Jack Doyle Centenary Weekend:- Well its almost here....highlight of the weekend will be the Gala Dinner/Birthday Bash. Michael Taub, author of 'Jack Doyle - The Gorgeous Gael' will be flying in from the UK to speak on the night. Music will be provided by 'The Contenders.' Tickets are available at the hotel reception - at only €34.95 they're great value!!!

Jack Doyle - Jack and Movita

Jack's life seemed to settle down somewhat after his marraige to beautiful Mexican actress, Movita,.....

 
  'The fact that Jack's stage act included his beautiful new wife gave him greater appeal, but now it was a very different kind of mass hysteria that greeted his every public performance. Though still one of the greatest sex symbols of his time, his union with Movita had become the standard-bearer for an idyllic and successful marraige. To the public at large this glamorous couple personified all that love and happiness should be. Theirs was a high-profile partnership accentuated by constant media attention and hero worship. To label them the Oliver and Leigh and Taylor and Burton of the late thirties and early forties would not be overstating their popularity:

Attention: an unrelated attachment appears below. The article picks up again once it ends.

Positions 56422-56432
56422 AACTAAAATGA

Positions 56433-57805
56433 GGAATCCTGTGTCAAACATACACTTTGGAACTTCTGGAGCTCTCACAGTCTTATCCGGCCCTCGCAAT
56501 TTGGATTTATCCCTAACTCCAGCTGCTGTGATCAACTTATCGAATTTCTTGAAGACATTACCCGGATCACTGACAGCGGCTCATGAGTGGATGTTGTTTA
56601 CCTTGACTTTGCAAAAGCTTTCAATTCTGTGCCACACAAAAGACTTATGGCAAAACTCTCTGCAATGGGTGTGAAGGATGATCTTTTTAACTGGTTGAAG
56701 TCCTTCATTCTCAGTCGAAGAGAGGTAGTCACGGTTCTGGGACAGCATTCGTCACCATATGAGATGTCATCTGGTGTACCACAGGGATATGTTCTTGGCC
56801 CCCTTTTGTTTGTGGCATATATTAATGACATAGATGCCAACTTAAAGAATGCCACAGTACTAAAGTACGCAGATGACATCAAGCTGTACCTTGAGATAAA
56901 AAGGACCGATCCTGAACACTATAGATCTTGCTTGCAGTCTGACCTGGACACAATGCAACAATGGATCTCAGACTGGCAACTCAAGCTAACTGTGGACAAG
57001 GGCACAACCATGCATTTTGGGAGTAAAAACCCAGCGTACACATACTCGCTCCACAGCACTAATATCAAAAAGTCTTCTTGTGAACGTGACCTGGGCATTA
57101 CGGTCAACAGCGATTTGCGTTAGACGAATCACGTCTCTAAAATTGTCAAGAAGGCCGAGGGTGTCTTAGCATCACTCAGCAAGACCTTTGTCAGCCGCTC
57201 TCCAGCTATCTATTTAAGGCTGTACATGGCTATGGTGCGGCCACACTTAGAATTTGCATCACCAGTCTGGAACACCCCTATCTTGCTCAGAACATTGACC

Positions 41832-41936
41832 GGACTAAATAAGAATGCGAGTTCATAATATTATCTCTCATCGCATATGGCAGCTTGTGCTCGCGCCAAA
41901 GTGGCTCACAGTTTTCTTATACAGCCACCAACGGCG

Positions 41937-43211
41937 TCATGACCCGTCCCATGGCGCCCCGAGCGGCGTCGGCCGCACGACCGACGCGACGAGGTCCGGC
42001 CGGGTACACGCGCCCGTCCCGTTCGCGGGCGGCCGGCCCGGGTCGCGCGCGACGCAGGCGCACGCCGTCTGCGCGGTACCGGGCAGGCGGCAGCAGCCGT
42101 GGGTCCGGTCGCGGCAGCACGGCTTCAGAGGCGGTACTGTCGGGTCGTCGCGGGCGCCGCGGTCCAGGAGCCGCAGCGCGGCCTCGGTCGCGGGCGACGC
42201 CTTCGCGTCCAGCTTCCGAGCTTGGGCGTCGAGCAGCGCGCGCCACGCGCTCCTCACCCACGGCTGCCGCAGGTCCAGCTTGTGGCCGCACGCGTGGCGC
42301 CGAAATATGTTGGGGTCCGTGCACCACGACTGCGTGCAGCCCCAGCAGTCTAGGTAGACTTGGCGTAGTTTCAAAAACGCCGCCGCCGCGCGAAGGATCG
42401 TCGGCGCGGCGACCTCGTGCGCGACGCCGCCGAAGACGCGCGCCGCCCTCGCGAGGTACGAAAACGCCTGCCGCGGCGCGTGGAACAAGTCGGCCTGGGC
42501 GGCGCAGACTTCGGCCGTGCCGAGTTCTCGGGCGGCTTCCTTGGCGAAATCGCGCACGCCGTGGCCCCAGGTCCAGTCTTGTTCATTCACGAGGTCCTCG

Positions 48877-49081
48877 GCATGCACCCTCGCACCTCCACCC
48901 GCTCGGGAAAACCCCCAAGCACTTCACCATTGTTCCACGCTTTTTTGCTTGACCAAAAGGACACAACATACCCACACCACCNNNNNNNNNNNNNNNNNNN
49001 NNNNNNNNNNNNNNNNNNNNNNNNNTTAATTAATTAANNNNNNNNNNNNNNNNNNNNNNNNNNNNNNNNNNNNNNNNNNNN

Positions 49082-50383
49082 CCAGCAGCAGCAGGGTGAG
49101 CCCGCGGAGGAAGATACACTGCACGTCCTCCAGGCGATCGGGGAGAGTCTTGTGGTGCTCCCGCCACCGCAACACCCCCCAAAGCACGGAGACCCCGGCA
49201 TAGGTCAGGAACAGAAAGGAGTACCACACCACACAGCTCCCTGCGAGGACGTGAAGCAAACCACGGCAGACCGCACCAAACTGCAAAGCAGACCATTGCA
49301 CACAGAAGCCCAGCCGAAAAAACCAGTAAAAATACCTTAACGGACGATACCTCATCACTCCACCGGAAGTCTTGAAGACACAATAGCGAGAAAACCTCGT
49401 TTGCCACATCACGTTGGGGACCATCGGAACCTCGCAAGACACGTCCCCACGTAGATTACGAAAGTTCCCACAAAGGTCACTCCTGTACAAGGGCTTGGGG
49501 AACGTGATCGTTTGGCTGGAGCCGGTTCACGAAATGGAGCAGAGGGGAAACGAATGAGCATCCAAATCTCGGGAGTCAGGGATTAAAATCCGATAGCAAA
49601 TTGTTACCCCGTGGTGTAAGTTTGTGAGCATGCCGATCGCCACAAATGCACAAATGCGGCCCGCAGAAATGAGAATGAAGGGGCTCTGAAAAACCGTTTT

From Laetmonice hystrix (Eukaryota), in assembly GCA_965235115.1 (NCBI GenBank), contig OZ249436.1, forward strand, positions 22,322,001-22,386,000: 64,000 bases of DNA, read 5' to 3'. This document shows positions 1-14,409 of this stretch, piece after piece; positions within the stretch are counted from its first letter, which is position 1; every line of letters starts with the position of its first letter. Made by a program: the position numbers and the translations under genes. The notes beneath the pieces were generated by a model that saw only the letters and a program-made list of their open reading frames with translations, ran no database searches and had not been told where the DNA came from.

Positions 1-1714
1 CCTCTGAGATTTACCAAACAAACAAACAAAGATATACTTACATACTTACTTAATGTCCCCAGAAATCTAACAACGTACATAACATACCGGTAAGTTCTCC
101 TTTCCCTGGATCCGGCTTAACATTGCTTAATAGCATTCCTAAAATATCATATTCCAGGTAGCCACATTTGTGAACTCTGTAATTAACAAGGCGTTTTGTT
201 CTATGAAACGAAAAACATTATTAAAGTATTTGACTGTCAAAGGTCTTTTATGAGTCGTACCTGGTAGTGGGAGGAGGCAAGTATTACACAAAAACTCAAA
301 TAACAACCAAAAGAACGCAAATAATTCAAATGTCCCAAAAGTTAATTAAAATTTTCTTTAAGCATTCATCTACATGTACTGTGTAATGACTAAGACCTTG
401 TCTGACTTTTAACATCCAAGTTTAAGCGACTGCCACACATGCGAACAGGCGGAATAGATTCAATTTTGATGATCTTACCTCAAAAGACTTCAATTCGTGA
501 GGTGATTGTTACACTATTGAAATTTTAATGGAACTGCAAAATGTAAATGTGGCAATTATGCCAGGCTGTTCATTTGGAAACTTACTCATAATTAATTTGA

'We could not go into a restaurant without being mobbed. People would do silly things like grab one of my shoes as I was getting into a taxi. It was just incredible. We were so obvious - big Jack and little Movita. We had all our stage clothes specially made for us, right down to the shoes. I had a dress-maker, Len Pearson from Huddersfield, who used to make some very beautiful clothes. And I had a shoe-maker - such beautiful shoes and lovely turbans I used to wear.'

    People from all walks of life were fascinated by Movita. She became a trend-setter in much the same way Princess Diana did several decades later. Fashion-conscious women, even prostitutes, began wearing the turbans that were her stylish signature: